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All This Belongs to Me by Petra Hůlová

A young, contemporary writer, Hůlová rose to fame in 2002 with the publication of her novel All This Belongs to Me, which tells the story of five women from the same Mongolian family. Because Hůlová spent a year living in Mongolia during her studies for a degree in culturology, she has a particularly close understanding of the language and culture – perhaps one of the reasons her book became so popular. Although Hůlová has published several award-winning novels since, only her debut novel has been translated into English so far.

The Blissful Years of Lousy Living by Michal Viewegh

Often compared to English writer Nick Hornby, Michal Viewegh is a bestselling author and a good representation of what Czechs are reading today. He’s a prolific writer with over 20 titles to his name, but it’s his second book, The Blissful Years of Lousy Living, published in 1992, that it’s perhaps the most famous. A humorous look into the Communist era, the book was made into a film in 1997.

Dancing Lessons for the Advanced in Age by Bohumil Hrabal

Among Czechs, Hrabal is one of the most famous writers of the 20th century, even though his name is not as well known internationally. Although Hrabal wrote many different books (including volumes of poetry), one of his most notable works is Dancing Lessons for the Advanced in Age, a novel about a man retelling his past. The novel, however, is unique for one very specific reason: the entire book is written as one sentence.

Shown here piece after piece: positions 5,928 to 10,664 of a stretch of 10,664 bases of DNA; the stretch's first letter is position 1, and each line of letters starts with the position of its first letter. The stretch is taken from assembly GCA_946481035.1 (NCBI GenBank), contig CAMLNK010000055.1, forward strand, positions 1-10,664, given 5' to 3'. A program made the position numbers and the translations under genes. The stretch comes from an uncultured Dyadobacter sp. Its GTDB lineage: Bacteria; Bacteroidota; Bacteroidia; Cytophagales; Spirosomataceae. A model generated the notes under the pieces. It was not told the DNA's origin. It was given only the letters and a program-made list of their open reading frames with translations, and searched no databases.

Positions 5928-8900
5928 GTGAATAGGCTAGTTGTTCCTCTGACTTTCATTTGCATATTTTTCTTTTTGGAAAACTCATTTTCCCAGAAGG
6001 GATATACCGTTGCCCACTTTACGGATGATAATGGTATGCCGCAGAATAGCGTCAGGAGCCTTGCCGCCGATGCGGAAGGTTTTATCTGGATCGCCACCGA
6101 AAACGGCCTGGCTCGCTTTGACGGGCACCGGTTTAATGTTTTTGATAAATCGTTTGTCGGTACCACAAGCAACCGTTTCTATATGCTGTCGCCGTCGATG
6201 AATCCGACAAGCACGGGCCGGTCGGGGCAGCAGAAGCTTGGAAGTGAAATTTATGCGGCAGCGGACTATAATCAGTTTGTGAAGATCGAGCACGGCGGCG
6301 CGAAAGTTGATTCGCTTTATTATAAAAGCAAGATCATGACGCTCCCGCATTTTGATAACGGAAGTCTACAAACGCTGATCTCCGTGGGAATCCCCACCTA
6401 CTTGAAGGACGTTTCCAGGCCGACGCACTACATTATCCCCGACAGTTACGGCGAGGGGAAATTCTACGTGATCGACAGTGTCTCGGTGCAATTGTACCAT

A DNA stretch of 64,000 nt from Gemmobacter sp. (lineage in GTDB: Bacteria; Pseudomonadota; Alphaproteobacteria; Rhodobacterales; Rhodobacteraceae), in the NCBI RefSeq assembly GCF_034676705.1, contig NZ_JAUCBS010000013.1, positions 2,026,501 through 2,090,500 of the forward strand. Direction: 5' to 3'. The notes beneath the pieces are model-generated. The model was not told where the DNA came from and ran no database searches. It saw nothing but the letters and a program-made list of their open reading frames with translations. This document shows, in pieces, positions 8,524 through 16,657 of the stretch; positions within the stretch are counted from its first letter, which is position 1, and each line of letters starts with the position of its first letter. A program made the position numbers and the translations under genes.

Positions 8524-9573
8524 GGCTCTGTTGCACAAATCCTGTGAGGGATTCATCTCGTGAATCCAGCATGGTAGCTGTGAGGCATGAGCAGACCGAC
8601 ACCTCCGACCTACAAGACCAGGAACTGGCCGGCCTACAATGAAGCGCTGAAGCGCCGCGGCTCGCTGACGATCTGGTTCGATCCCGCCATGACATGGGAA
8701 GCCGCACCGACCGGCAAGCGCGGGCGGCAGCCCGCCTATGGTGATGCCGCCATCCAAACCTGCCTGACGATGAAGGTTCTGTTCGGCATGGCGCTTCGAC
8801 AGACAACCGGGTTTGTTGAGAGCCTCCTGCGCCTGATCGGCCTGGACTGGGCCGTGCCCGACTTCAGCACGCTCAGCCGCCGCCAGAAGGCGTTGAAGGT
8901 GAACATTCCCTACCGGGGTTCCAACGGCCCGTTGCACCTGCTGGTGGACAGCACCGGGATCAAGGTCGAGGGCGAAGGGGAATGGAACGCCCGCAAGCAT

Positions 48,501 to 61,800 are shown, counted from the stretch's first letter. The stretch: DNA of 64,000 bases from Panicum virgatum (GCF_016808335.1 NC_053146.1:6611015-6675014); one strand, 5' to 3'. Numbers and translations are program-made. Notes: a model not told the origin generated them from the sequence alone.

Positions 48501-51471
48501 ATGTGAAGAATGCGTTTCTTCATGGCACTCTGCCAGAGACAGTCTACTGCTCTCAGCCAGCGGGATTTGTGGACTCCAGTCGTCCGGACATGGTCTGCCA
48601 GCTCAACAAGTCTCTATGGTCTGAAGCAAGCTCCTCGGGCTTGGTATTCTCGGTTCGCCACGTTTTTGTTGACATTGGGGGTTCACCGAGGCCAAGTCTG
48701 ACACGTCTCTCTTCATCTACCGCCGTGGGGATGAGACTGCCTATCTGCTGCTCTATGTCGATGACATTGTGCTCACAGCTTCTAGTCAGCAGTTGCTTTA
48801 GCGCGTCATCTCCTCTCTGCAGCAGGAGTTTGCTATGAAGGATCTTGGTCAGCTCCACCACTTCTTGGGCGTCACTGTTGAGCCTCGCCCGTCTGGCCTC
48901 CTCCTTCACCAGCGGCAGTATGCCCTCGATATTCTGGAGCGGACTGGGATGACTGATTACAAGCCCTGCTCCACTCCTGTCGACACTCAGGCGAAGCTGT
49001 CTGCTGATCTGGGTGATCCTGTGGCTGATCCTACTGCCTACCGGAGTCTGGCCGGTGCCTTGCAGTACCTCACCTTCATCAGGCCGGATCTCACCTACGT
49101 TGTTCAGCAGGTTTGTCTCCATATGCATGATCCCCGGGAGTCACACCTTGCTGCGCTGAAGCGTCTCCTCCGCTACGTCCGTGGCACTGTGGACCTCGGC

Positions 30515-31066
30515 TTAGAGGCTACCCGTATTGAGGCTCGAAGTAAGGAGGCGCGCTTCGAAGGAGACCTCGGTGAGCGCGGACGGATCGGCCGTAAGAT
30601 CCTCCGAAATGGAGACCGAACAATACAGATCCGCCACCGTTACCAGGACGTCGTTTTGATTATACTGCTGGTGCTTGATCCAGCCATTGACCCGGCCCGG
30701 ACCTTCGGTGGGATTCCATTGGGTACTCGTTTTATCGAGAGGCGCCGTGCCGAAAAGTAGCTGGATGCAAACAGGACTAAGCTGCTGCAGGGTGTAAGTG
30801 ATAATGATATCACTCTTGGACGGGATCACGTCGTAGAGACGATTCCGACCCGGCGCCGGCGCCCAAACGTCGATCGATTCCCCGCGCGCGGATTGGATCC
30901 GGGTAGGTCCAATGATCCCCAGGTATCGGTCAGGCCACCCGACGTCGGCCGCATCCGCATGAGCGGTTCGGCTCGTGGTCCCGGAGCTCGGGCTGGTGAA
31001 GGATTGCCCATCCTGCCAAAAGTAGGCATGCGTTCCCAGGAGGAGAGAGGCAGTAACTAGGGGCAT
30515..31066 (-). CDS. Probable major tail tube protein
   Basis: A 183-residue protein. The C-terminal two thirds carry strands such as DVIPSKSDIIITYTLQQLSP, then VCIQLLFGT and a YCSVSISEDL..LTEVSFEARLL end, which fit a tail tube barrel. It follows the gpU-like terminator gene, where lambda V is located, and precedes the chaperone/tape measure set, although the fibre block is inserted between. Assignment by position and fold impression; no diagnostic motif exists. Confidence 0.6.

A Prayer For Katerina Horowitzowa by Arnošt Lustig

Lustig spent time in several concentration camps, including the infamous Auschwitz extermination camp, before escaping when a train where he was being transported was bombed by the American Air Force. A Prayer For Katerina Horowitzowa touches on many of these subjects, as the characters are wealthy American Jews detained in Italy during the war. A sad and deep work of literature that explores the intimate side of the Holocaust and the lives lost to it.

A Wreath of Sonnets by Jaroslav Seifert

A Nobel Prize winning Czechoslovak writer, Seifert is actually best known for his poetry, which is full of lyricism – a stark contrast to his other writings as a member of the Communist Party of Czecholosvakia and the editor of communism papers. Unfortunately, very few of Seifert’s books have been translated into English, so eager readers will have to turn to A A Wreath of Sonnets to get a peek into Seifert’s world.

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Love and Garbage by Ivan Klíma

A winner of the coveted Franz Kafka prize, Klíma has written a number of plays and novels, of which Love and Garbage is the most famous. The story of an artist forced to work as a garbage collector during the times of Communist Prague, the book explores the human connection and how our circumstances shape who we are and we can do.